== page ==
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Pines, D. (1990). Emotional Aspects of Infertility and its Remedies. Int. J. Psycho-Anal., 71:561-568.

(1990). International Journal of Psycho-Analysis, 71:561-568

Emotional Aspects of Infertility and its Remedies

Dinora Pines

In the course of my professional life, first as a physician working in a London hospital where women patients only were treated, and later as a psychoanalyst treating both men and women, my infertile patients made me aware of the deep emotional suffering that they experience. In the past childless couples had two choices, either gradual conscious acceptance of their childless state, although in my clinical experience such an acceptance is never final, or alternatively adoption of someone else's child. Readily available abortion drastically reduced the numbers of such children, and it was with great relief that patients turned to use the enormous strides in the treatment of infertility that gradually became available to them over the last ten years. These methods have brought both hope and disappointment to many couples since the success rate is comparatively low.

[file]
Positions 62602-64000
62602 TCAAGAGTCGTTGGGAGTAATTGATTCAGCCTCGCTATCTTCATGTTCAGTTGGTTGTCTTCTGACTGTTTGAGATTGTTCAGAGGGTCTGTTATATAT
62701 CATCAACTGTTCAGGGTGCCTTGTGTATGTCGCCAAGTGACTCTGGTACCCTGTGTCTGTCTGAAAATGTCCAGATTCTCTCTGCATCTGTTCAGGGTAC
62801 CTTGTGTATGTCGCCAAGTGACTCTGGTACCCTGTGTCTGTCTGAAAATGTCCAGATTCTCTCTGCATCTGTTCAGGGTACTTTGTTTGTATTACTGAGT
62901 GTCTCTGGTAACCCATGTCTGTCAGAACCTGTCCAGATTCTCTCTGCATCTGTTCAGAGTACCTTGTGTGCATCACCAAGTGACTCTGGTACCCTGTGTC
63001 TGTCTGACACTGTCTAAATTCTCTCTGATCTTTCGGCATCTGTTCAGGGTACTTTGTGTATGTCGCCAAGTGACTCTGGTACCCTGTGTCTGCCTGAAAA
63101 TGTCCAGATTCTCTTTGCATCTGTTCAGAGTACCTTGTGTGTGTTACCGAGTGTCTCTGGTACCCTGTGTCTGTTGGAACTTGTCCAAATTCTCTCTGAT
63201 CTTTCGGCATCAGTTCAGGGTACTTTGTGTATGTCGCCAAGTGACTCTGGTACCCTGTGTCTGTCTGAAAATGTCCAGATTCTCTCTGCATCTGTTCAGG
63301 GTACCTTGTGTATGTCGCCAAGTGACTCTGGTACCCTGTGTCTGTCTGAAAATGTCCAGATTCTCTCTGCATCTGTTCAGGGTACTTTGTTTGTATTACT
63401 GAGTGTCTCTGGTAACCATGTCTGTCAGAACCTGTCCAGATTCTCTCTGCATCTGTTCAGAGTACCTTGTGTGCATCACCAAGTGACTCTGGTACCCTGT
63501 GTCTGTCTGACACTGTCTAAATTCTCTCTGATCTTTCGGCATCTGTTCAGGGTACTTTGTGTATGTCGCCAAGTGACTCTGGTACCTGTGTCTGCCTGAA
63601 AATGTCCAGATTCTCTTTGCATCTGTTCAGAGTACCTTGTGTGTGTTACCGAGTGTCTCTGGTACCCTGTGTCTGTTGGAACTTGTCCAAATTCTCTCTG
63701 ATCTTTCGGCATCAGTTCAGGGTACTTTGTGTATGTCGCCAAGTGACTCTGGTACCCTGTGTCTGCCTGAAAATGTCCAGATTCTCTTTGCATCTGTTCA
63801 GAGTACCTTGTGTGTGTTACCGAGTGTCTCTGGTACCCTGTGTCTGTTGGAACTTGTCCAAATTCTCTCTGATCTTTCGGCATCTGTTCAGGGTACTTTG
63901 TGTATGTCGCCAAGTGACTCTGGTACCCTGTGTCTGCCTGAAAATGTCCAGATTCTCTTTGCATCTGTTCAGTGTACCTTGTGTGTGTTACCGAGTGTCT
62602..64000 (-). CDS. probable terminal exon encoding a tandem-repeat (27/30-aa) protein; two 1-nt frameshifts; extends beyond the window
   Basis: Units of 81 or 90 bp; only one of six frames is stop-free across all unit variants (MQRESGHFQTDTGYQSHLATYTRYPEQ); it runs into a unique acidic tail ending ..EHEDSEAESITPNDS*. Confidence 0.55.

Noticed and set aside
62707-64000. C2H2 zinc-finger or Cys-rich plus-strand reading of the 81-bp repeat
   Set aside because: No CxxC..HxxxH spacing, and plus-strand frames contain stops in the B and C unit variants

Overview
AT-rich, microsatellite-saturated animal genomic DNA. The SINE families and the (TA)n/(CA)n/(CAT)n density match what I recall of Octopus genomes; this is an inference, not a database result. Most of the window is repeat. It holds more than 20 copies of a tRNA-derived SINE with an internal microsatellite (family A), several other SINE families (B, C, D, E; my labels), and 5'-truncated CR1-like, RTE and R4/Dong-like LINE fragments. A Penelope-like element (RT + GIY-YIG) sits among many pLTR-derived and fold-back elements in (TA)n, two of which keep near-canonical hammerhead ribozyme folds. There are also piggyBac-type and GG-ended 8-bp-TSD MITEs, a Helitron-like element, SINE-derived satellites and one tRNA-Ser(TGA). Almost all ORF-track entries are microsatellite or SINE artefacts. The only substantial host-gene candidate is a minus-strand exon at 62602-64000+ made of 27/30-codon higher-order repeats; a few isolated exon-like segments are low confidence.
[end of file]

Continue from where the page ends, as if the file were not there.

However successful these procedures may be, the couple that has resorted to artificial reproduction, has had to come to terms with their failure as a couple to conceive and create life as their parents did. They must also mourn the loss of their lifelong wish and expectation that normal heterosexual activity in physically mature human beings would lead to conception and the birth of a baby as it had done in the generation before them. Since infertility is a failure that the couple cannot deny, shame and guilt are inevitably part of their emotional predicament, shame that they cannot conceive as so many of their

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